Research InterestsAll living cells must coordinate their metabolism, growth, division, and differentiation with their gene expression. Gene expression is regulated at multiple layers, from histone modifications (histone code) through RNA processing to protein degradation. While most layers are extensively studied, the regulatory role of specialized ribosomes (ribosome code) is largely unexplored. Such specialization has been suggested by the observation that mutations of ribosomal proteins (RPs) can cause diseases, such as cancer and Diamond Blackfan anemia, and can affect selectively the synthesis of some proteins but not of others. This selectivity raises the hypothesis that cells may build specialized ribosomes with different stoichiometries among RPs as a means of regulating protein synthesis.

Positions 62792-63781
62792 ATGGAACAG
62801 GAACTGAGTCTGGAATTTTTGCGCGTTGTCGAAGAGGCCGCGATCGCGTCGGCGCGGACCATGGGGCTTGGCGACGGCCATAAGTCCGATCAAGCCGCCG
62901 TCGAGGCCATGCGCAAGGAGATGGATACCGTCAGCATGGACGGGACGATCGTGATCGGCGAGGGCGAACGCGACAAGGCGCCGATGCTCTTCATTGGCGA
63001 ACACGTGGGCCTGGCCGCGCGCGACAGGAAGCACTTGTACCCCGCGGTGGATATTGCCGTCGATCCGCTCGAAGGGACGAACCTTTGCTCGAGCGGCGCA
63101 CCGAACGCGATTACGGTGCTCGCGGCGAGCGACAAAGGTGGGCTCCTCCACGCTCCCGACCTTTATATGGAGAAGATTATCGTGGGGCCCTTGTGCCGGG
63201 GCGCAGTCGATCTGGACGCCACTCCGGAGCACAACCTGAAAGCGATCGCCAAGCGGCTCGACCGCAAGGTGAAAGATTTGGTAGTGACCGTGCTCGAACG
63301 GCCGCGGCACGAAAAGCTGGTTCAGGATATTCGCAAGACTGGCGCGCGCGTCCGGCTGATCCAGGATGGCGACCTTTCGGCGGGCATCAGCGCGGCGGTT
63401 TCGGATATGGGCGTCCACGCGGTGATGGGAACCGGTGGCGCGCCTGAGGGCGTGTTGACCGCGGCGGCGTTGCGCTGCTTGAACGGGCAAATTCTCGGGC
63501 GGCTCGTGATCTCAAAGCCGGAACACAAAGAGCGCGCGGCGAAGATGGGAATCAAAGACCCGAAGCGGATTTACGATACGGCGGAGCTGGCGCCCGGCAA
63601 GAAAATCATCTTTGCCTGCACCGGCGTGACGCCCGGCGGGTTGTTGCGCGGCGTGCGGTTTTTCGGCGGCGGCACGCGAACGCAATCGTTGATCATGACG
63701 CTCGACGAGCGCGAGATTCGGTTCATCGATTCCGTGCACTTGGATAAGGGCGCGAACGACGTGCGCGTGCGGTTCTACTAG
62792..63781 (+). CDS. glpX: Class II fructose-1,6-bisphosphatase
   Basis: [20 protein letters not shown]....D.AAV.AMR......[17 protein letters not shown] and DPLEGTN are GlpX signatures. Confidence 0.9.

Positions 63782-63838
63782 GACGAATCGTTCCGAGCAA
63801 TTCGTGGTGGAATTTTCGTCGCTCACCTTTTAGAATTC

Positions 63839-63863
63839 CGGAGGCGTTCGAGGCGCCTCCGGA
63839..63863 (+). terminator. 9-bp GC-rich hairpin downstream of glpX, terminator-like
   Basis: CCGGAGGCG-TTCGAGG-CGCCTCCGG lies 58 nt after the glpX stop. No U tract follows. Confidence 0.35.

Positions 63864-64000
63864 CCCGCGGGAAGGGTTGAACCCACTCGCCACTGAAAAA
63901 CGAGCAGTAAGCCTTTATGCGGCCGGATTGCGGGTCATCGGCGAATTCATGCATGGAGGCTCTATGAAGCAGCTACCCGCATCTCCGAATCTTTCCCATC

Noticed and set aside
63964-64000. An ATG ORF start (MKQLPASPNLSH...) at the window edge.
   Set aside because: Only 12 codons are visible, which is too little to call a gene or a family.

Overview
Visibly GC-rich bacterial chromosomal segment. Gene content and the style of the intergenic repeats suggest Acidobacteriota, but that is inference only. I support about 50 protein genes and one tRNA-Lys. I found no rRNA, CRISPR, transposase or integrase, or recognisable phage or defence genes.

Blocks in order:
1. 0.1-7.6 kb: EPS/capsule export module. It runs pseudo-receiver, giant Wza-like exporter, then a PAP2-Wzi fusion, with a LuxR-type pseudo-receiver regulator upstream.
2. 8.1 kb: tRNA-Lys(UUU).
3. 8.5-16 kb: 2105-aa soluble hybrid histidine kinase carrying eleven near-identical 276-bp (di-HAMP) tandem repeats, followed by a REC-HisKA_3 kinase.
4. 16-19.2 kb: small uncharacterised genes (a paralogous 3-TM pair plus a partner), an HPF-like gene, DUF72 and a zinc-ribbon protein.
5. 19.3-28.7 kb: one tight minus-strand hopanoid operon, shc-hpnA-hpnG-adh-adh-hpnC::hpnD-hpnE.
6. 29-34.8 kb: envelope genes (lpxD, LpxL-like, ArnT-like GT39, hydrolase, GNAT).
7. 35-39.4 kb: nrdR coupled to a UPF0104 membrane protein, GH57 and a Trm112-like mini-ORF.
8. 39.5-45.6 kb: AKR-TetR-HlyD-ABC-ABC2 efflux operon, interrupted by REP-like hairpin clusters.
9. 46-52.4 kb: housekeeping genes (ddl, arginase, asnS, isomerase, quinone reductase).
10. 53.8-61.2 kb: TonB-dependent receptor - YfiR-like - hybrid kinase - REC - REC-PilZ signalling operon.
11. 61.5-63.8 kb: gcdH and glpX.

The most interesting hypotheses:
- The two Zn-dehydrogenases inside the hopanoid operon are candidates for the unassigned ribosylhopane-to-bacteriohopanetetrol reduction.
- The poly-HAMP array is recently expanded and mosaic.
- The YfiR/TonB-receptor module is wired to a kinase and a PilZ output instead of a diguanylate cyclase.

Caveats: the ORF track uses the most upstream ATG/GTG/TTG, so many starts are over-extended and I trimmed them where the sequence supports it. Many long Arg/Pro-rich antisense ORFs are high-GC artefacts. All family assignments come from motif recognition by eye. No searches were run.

While the existence of specialized ribosomes has been hypothesized for decades, experimental and analytical roadblocks (such as the need for accurate quantification of homologous proteins and their modifications) have limited the evidence to only a few examples, e.g. the phosphorylation of RP S6. I developed methods to clear these roadblocks and obtained direct evidence for variable stoichiometry among core RPs in unperturbed yeast and mammalian stem cells and its fitness phenotypes. I aim to characterize ribosome specialization and its coordination with gene regulation, metabolism, and cell growth and differentiation. I want to understand quantitatively, conceptually, and mechanistically this coordination with emphasis on direct precision measurements of metabolic and protein translation and degradation rates in absolute units, molecules per cell per hour.